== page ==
Over the Counter Pain Meds Linked to Heart Disease

by Jodee on June 12, 2010

Taking readily available pain medications can increase the risk of heart disease in healthy people, according to Danish researchers. Ibuprofen is commonly used for headaches, reducing fever, muscle aches, menstrual cramps and other kinds of pain. The packaging warns against stomach upset for people who take it, but perhaps the manufacturer should be indicating that more serious health problems can result from its use.

These non-steroidal anti-inflammatory drugs, known as NSAIDS, are also available as prescription-strength drugs used to treat mild to moderate pain, as well as arthritis. The Danish study looked at medical records of more than one million people between 1997 and 2005. The average age of the patients studied was 39 years of age.

People who took high does of ibuprofen (which was defined as more than two or three pills per day) were at increased risk of developing heart disease. One prescription strength NSAID, Diclofenac, was found to increase the risk of cardiovascular issues by over 90 percent.cardiovascular stress photo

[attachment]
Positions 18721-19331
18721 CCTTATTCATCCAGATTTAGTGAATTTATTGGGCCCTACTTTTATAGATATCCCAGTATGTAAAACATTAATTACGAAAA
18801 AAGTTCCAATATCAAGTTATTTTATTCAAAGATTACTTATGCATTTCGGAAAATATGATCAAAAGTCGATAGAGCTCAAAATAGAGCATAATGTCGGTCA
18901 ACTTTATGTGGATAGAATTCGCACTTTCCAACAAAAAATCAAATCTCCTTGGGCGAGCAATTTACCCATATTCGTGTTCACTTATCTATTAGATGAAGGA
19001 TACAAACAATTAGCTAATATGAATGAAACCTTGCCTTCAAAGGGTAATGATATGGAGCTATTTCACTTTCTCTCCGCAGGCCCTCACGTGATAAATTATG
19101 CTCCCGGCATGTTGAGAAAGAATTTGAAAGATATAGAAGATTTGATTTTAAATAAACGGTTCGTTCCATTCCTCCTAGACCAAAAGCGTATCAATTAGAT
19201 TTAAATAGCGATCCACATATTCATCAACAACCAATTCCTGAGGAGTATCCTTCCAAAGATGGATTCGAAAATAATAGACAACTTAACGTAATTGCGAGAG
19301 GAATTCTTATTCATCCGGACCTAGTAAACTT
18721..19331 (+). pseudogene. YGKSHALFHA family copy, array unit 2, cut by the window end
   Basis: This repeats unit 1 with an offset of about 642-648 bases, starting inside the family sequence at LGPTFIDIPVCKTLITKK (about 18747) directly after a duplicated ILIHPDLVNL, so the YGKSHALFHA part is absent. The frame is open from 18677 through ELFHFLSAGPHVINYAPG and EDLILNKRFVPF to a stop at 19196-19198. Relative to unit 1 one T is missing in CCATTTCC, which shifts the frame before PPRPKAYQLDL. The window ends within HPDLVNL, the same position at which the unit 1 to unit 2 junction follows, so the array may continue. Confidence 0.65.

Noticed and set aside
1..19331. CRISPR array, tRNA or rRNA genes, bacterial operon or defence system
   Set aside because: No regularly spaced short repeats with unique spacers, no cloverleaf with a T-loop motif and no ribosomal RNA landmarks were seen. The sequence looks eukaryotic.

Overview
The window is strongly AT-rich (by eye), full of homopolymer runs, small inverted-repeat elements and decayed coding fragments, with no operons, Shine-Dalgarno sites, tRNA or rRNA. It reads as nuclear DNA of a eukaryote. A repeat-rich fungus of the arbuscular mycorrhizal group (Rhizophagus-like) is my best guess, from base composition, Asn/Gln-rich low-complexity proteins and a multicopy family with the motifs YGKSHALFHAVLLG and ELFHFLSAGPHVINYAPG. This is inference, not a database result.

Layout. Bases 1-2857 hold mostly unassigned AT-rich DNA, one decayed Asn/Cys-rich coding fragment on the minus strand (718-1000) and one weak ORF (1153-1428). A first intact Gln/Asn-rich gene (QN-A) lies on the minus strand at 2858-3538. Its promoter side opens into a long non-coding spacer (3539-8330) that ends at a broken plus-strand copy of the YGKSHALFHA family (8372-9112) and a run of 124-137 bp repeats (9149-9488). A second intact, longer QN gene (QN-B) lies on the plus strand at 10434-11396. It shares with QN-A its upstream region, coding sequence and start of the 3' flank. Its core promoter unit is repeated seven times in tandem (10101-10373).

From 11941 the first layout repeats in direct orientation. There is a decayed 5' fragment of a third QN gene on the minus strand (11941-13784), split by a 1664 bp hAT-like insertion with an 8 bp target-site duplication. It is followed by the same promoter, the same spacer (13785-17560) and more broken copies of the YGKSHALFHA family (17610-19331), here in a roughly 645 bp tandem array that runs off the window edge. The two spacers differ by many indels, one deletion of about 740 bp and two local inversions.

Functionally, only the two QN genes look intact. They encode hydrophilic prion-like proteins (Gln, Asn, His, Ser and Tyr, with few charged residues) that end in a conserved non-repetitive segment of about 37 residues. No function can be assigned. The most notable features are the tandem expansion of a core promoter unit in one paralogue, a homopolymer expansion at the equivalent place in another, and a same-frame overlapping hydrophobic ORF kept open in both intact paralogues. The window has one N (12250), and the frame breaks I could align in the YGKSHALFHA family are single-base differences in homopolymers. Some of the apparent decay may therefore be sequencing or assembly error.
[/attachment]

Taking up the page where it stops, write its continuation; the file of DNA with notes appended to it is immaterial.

Used in moderation, these medications may lower the risk of heart disease. One brand that is commonly available in drug stores, Aleve, seems to do just that.

The American Heart Association linked NSAIDS to cardiac issues in 2007. At that time, doctors were advised to consider other options for pain relief for patients who are at risk for developing heart disease.

If you need to take medications for pain relief regularly, do discuss what you are taking with your doctor. There may be better options that don’t increase your risk of cardiac problems.

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